“Rather than saying to kids ‘everything will be alright’, what we decided to say is, ‘this is scary. The world will change.’ And we wanted children to feel that they had the capacity within them to make the best of whatever world they ended up in. We were inspired by many writers and thinkers – and David Attenborough who at 94 still has faith in our capacity to work together.”

The narrative is supported by an evocative soundscape – the lapping of water, the creaking of wooden boats, soft winds, birds, a storm – all familiar, yet somehow other-worldly, the sounds of a new world where most people live on and under the sea. 

Katerina says the choice to use sound as the dominant medium was based on the reflection, quietude and embodiment that it enables for children and adults. The work is dream-like, offering a time to be still and to listen, like a bedtime story.

 “Sound is so much more bodily engaging than flipping something on a screen. The ears are so sensitive, and stories are something that we’re hardwired for. We love stories.”

Yet it was a screen-based development process that made the work what it was. Developed in the midst of the COVID-19 lockdowns of 2020, After the Flood accidentally spawned a new cross-disciplinary development process, that Triage Live Art Collective has already used again in subsequent projects.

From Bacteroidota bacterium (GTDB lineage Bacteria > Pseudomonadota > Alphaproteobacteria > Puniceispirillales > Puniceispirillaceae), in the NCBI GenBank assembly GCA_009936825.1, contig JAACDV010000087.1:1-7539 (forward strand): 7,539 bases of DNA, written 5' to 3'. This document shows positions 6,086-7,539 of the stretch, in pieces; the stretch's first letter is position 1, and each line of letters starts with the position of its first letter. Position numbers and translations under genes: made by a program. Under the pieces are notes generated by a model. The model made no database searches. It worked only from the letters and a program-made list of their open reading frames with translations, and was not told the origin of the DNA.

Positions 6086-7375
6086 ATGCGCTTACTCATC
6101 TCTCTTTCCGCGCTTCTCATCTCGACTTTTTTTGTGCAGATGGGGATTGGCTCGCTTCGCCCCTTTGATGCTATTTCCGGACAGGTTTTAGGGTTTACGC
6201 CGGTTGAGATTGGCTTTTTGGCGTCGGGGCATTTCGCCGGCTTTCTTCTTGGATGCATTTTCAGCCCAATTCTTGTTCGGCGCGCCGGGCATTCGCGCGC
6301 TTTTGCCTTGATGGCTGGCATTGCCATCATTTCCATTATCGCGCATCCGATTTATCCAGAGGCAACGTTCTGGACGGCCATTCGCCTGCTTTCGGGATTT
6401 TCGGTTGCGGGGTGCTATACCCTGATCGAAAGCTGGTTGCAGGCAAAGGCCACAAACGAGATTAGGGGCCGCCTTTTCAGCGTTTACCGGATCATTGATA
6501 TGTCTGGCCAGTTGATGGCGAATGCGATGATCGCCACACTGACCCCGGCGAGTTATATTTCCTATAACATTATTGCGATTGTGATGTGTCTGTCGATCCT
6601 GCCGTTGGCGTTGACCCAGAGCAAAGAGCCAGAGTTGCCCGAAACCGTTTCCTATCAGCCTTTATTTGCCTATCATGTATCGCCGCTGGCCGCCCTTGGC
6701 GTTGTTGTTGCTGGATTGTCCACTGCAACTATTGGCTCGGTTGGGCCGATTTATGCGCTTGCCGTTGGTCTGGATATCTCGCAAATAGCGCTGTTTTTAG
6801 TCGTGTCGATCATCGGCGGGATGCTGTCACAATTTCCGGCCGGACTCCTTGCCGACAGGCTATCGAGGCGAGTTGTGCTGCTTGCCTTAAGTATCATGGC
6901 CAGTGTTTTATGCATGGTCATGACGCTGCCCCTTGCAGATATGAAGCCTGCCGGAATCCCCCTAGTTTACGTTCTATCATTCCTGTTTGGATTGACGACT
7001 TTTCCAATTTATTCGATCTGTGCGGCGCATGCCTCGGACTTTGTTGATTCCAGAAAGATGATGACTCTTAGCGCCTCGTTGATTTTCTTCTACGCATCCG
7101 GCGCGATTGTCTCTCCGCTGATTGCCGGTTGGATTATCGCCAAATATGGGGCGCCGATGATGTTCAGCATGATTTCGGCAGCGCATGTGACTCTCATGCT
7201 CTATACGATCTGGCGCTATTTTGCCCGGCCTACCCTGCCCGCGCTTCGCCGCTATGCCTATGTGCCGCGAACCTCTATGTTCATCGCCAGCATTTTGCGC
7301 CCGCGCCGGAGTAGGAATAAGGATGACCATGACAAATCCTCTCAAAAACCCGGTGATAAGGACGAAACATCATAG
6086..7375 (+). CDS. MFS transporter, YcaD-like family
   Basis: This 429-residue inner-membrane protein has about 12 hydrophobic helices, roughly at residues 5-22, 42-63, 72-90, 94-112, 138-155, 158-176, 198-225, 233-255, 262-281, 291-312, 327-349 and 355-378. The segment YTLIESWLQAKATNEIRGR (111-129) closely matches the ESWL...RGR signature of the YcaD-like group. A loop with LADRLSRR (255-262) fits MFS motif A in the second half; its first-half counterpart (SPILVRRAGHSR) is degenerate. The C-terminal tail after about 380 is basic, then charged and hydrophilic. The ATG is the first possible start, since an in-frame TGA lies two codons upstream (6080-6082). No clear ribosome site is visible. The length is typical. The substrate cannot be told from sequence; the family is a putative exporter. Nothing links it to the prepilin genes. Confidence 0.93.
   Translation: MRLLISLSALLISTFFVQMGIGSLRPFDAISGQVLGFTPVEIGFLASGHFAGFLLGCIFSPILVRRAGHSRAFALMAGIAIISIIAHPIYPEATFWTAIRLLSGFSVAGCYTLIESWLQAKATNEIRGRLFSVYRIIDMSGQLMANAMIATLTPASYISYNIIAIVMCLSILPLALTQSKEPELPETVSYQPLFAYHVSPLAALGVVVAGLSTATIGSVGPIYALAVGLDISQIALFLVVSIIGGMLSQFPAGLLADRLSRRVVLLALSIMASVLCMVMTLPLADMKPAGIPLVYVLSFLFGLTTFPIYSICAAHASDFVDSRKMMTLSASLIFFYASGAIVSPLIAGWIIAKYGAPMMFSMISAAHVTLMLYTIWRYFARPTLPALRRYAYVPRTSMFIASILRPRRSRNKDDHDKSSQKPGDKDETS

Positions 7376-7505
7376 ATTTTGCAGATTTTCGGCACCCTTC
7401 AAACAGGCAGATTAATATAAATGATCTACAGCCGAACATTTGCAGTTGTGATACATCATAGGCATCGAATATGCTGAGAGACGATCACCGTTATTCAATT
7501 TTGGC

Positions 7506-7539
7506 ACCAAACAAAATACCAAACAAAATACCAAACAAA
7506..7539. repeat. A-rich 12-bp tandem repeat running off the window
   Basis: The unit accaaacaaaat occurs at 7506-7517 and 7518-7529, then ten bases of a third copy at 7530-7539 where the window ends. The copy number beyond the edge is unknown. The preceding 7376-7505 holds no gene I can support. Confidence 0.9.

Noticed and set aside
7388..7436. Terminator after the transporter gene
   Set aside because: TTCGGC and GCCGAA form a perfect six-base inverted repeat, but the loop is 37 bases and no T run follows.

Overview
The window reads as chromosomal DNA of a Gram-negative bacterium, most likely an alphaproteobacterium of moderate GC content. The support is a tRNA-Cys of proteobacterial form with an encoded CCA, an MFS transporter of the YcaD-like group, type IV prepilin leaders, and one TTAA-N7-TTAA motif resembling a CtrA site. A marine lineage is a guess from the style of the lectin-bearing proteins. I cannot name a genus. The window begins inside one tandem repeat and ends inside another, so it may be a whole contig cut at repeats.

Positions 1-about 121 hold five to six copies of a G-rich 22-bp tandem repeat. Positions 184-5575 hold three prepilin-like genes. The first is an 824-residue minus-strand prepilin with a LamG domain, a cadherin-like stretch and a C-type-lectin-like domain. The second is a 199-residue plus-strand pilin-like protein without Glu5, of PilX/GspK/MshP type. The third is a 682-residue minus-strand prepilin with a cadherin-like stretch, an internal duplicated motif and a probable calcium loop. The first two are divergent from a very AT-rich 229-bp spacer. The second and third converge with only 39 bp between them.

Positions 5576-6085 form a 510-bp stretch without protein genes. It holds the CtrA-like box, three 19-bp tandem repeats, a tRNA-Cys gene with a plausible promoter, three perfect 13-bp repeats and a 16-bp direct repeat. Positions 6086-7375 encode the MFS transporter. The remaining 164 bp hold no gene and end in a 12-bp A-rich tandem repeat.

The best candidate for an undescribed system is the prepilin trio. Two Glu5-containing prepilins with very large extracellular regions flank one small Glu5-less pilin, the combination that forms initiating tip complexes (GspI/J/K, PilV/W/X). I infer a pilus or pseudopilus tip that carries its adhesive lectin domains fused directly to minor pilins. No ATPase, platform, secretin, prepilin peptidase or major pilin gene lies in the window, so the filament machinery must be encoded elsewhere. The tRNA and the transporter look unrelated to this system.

“Sound and video artist Zoe Scoglio and I wrote the work through a series of online writing workshops,” Katerina says. “That might not sound that interesting, except that we decided to include our lighting designer John Ford and visual designers Eloise Kent and Thomas Kokkinos-Kennedy who do not identify as writers or normally engage with that part of our process and it was amazing. Basically all the material that went into the show was generated by these five very different minds working creatively and digitally. It was a fantastically rich process, writing under the playful kind of pressure of lockdown.”

In addressing some of the biggest challenges of our time, the methodologies being deployed by the Triage Live Art Collective and Leah Barclay are increasingly interdisciplinary, expanding who works are made by and for. In doing so, they’re casting the net wider, sending an urgent call to audiences, for empathy, attention and reconnection to those who choose to listen.